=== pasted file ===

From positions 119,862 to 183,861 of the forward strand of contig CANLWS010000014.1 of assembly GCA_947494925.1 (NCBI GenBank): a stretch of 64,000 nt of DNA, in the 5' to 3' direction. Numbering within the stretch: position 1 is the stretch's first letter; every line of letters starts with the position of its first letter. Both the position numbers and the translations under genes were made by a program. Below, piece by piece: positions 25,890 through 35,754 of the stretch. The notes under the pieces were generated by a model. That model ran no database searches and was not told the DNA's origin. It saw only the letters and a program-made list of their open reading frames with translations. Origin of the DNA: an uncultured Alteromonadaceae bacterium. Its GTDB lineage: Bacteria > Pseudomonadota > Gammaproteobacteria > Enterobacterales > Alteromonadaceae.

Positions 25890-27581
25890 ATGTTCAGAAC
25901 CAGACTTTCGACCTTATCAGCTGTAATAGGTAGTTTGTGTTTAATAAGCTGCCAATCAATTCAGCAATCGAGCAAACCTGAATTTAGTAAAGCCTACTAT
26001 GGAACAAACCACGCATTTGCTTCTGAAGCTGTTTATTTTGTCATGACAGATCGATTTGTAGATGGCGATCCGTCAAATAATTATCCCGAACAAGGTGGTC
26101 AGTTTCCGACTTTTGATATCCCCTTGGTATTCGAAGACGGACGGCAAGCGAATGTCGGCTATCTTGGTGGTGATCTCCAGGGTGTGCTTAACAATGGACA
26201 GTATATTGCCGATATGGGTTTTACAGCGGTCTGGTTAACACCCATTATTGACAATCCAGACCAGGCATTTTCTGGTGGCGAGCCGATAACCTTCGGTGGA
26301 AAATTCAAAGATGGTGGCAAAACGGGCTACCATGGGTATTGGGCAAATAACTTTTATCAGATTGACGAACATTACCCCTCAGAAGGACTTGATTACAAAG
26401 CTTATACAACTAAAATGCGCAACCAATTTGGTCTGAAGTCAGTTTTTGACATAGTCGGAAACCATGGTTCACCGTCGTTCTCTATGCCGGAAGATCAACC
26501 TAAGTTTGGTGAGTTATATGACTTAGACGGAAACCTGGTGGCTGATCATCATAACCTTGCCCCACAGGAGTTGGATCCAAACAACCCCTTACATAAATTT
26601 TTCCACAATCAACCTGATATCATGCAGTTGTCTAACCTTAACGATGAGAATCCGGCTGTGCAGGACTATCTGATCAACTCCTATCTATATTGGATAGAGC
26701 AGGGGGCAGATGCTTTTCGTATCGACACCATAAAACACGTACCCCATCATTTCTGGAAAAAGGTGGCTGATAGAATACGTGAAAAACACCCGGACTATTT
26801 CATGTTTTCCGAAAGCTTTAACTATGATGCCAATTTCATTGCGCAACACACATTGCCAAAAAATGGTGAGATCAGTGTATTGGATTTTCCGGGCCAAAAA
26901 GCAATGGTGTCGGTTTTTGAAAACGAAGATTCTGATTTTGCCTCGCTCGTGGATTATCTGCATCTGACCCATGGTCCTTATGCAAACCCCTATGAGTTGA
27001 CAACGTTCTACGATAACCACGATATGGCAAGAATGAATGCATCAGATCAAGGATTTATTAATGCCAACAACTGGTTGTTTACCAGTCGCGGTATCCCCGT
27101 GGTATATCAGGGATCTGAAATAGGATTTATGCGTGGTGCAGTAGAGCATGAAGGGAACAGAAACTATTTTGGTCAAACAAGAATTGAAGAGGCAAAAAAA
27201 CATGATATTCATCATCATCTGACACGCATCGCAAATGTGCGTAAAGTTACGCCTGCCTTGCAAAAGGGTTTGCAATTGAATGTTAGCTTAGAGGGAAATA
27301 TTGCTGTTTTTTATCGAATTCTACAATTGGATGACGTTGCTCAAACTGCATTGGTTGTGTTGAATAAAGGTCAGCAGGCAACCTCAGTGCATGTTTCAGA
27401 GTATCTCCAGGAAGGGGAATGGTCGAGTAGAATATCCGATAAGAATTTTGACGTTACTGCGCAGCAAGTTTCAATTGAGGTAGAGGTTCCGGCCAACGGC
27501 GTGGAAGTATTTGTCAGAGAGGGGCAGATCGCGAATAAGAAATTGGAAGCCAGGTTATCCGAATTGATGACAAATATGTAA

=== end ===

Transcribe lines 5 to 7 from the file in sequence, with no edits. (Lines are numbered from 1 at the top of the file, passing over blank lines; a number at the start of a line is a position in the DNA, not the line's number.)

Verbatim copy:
26001 GGAACAAACCACGCATTTGCTTCTGAAGCTGTTTATTTTGTCATGACAGATCGATTTGTAGATGGCGATCCGTCAAATAATTATCCCGAACAAGGTGGTC
26101 AGTTTCCGACTTTTGATATCCCCTTGGTATTCGAAGACGGACGGCAAGCGAATGTCGGCTATCTTGGTGGTGATCTCCAGGGTGTGCTTAACAATGGACA
26201 GTATATTGCCGATATGGGTTTTACAGCGGTCTGGTTAACACCCATTATTGACAATCCAGACCAGGCATTTTCTGGTGGCGAGCCGATAACCTTCGGTGGA